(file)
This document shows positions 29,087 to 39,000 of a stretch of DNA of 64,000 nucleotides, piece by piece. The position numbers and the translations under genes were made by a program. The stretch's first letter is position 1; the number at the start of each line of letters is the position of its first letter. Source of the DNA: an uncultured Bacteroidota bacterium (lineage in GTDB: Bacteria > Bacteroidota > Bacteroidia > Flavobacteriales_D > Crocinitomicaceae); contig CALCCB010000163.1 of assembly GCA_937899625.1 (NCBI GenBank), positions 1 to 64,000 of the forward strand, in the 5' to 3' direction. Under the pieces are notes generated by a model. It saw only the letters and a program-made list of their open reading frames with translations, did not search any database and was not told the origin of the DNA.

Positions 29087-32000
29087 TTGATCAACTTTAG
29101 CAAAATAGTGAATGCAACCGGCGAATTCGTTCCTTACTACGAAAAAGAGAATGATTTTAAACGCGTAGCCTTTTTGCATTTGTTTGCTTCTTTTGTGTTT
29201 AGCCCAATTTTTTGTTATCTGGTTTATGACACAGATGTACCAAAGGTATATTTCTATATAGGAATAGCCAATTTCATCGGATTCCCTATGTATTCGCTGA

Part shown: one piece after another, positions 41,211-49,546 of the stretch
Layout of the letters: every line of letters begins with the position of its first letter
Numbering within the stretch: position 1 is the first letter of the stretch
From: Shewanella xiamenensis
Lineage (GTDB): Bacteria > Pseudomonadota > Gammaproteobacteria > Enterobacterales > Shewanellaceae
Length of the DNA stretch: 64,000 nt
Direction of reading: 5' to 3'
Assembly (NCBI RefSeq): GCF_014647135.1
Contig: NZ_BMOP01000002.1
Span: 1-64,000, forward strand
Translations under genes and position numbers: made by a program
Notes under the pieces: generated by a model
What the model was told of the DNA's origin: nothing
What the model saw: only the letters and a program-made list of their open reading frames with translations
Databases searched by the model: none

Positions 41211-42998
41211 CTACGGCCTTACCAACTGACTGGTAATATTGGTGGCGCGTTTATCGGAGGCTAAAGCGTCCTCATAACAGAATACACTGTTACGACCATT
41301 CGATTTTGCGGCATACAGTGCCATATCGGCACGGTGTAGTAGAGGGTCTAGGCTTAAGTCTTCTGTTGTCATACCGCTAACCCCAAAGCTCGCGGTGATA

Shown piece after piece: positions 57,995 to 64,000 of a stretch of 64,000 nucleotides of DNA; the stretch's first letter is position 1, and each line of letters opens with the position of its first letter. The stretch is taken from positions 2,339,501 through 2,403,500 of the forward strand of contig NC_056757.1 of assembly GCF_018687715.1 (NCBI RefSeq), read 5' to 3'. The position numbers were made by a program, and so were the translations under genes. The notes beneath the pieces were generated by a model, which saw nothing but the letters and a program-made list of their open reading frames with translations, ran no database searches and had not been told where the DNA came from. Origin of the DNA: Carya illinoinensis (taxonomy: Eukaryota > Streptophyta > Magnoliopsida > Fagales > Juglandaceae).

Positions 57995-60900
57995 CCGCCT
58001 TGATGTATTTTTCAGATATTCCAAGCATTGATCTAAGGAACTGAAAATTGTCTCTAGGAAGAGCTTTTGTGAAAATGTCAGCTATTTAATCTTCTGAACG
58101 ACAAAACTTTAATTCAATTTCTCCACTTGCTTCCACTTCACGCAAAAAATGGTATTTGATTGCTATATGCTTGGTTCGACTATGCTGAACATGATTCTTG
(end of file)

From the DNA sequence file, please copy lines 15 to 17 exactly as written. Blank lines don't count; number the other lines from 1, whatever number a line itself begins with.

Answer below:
Span: 1-64,000, forward strand
Translations under genes and position numbers: made by a program
Notes under the pieces: generated by a model